Thursday, September 19, 2013

Digging in the Dirt

THUMP! ...  THUMP! ...  THUMP! ...  For the past week, for a couple hours each night after I got home from work, I would work on digging a 2 foot deep, 2 foot wide, 25 foot long trench in my yard.  Initially, it was grueling work, but about half-way through the project, while swinging a pick mattock over my head and noticing I was smoothly transitioning from one overhand grip to another, it dawned on me that something about what I was doing felt very familiar.  The overhead hand transition I was making to easily switch from chopping away at the soil on the left side of the trench vs. the right side of the trench was the same type of movement I had done for years while practicing various bo kata.

I then also noticed that rather than just swinging with my arms and getting tired very quickly, I could combine working with the weight of the pick and my own body weight to more easily chip away at the hard packed soil.  Suddenly, I was making significantly faster progress and was not getting anywhere near as tired as I had been earlier.  I was paying better attention when digging, noticing when to give in to the resistance rather than work against it, something that had been practiced quite a bit while studying udundi.

It all seems so obvious now - I just wished I had been  mindful of all of this from the start. I finished the last 12 feet of the trench in about 1/3 of the time it took me to do the first half.  It's a good reminder of something I've been missing from my lack of martial arts training these past couple of years.

Thursday, July 25, 2013

Radom Eye Dull Photos - The Tree Frog

Saw this little guy sitting on a gate in my back yard...






Sunday, December 23, 2012

Ch..ch..ch..changes

Almost a full year has gone by with just one blog post and only 3 posts in the year before that.  What's going on here, you ask? (What, no one asked? Ok, fair enough, but I'll pretend someone did.)

First and foremost, I blame Facebook.  The main purpose of this blog was a way to share my photos and thoughts with friends and family.  The universal access to it was somewhat of a side-effect of the technology of the day.  I never knew which of my friends or family would be interested in this material,  so having a blog with global access meant anyone, friends and strangers alike, would have access to it if they happened to discover it.  I don't mind sharing somewhat personal thoughts and opinions with the world, but it was never really a goal.   As Facebook began to gain in popularity with the majority of my friends and family, I found myself posting more frequently there and less frequently here.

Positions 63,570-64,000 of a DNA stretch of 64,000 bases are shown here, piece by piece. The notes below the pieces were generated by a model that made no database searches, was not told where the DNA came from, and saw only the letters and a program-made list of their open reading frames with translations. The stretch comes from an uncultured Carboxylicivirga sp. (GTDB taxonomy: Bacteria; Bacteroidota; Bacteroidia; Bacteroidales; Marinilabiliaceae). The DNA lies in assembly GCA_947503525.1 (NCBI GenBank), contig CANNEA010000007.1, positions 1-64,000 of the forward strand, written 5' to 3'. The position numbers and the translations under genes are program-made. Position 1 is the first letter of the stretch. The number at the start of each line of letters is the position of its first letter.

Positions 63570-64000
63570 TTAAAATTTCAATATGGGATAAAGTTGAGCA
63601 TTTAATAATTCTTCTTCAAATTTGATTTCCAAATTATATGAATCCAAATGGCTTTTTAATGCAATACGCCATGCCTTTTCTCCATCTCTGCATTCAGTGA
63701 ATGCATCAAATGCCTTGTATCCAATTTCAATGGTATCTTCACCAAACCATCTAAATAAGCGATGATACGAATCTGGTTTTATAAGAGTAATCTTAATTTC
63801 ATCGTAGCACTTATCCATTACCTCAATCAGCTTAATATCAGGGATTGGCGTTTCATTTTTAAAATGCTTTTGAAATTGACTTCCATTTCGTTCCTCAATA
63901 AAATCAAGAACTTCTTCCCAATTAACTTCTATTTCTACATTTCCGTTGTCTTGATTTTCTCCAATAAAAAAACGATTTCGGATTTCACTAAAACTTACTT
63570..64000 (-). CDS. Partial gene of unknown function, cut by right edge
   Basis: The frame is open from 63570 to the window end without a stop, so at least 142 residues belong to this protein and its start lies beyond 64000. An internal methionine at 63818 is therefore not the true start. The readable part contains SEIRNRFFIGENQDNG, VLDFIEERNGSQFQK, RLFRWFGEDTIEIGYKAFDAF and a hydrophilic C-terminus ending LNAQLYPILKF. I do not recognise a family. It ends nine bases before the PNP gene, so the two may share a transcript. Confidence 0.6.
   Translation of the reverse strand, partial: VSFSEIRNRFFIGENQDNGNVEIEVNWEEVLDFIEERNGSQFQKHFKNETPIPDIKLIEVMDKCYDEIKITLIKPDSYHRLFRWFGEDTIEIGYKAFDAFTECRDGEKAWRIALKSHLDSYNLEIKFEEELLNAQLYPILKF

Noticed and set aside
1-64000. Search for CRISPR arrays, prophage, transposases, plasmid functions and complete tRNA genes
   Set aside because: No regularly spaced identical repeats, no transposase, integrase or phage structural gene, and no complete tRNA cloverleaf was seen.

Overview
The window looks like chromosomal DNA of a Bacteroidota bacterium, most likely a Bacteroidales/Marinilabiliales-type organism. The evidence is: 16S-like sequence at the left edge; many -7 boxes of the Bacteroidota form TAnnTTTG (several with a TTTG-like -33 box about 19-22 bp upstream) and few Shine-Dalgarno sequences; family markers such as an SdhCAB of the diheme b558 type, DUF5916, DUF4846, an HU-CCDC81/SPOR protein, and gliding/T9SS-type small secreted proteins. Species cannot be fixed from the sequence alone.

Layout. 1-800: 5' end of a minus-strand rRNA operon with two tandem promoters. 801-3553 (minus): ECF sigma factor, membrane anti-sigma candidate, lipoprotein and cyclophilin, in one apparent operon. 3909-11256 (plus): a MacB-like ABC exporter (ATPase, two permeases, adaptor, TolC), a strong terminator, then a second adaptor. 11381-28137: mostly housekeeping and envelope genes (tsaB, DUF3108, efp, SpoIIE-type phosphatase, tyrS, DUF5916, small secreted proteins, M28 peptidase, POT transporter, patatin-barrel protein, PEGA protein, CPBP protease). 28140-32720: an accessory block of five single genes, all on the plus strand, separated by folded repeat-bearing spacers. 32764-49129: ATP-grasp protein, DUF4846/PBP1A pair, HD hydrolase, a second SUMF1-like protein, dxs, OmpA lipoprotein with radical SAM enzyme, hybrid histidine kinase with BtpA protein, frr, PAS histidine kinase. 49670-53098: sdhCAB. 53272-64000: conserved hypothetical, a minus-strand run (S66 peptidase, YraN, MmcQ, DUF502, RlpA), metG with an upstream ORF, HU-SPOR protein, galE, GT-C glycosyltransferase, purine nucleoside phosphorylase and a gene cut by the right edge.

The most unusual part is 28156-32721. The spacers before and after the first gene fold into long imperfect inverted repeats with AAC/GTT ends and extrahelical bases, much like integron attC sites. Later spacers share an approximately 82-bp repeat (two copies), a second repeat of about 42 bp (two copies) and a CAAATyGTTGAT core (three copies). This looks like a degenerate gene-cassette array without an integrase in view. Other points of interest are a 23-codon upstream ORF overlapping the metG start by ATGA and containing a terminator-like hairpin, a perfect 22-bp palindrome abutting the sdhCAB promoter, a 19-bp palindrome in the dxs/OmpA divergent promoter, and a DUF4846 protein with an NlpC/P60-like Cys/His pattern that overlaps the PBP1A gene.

However, reflecting a bit on things now, looking back on what I used to occasionally write about on this blog, I'm beginning to think I might prefer the long-form thoughtful format of a blog vs. the more snippety stuff I write on Facebook.

I'm not trying to say I'm going to abandon Facebook and return to solely writing on this blog.  Facebook is great for keeping up with a large group of friend and family, but I'm thinking, when time permits, I am going to try to use my blog as well.

And so, as a first attempt at getting back to this blog, I offer a summary of what has happened with me these past few years:

In late 2009, after several years of careful scheming and manipulation, I finally succeeded in convincing the woman of my dreams that it might not be a bad idea for us to date.  (Yes, it really did take her several years to agree to a date - we had been good friends for several years but she had always made it clear that we were only ever going to be "just friends."   If you read some of my early blog posts from several years ago, you will find there is the occasional reference to this friend.)

About a year and half ago we bought a house in the country and at the same time I somehow convinced said woman of my dreams that it might actually be a good idea for us to get married.  And so, this past spring, we did indeed get married. For a honeymoon we took a once in a life-time 10-day trek to Machu Picchu in Peru (I really should post some pictures - the mountains of Peru are quite beautiful).  And, now, at the close of this year, we are just a month away from the birth of our baby boy.